12 December 2021
The Cathedral of Learning peregrines remain on campus all winter, keeping tabs on their territory making it safe for future nesting.
On Friday I saw an adult red-tailed hawk circling up over the museum and thought for his sake, “You’re asking for it!” Sure enough, both peregrines popped off the Cathedral of Learning and zoomed down to relentlessly dive on the hawk until he flew low between buildings at Carnegie Mellon.
Scaffolding has been rising at Heinz Chapel but I paid no attention until a peregrine found it interesting. On Wednesday 8 December I noticed a dot on the top rung. Through binoculars I identified Morela checking out the new view (circled).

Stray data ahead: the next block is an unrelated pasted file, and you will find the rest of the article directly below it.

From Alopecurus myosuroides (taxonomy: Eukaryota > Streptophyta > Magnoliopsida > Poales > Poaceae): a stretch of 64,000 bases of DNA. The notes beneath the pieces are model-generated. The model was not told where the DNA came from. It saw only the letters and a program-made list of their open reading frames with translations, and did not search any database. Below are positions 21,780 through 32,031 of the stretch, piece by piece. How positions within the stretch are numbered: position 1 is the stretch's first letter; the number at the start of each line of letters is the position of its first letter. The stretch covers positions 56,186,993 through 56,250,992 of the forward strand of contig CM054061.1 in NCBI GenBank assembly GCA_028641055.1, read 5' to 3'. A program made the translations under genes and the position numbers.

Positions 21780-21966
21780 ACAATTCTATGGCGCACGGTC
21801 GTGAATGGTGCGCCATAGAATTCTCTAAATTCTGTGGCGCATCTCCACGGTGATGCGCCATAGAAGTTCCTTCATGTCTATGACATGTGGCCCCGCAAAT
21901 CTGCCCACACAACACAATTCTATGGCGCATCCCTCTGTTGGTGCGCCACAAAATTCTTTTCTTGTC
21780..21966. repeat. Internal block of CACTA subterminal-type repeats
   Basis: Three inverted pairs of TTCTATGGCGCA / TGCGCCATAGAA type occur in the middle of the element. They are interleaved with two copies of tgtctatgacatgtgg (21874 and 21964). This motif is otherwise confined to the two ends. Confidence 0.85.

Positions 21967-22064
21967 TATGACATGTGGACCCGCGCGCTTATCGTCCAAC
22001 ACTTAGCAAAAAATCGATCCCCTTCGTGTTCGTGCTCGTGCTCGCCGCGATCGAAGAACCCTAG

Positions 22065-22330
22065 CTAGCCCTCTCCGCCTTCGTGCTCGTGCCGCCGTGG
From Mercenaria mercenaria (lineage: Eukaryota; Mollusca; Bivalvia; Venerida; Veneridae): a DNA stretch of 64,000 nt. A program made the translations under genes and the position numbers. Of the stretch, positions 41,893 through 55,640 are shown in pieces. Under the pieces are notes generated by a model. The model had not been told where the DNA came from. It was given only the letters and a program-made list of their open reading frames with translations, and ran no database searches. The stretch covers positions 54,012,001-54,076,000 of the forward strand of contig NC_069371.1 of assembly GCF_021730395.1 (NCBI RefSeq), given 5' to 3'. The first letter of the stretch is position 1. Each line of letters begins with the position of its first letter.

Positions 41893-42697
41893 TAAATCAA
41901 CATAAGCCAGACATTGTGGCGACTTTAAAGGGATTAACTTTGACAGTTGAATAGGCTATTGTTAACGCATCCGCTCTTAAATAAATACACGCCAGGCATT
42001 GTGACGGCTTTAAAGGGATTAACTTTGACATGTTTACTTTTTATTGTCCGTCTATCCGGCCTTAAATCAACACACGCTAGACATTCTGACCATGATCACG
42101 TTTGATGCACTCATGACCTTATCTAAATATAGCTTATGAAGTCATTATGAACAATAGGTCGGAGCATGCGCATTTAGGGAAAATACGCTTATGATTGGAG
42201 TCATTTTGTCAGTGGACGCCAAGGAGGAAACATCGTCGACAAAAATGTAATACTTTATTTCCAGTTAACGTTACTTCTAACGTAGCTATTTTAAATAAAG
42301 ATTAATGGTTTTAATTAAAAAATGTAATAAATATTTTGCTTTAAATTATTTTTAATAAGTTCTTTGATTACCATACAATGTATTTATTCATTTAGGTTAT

Meanwhile Morela and Ecco are thinking of spring even though the winter solstice is more than a week away. Their abbreviated bonding rituals are becoming more elaborate as they bow they turn their heads, nearly touch beaks. Both have been digging the scrape(*) and Morela sometimes pauses to stand in it.
Here’s a selection of their goings on in early December.
p.s. The scrape (*) is the depression in the gravel where Morela will lay her eggs.
(photos by Kate St. John and from the National Aviary falconcam at Univ of Pittsburgh)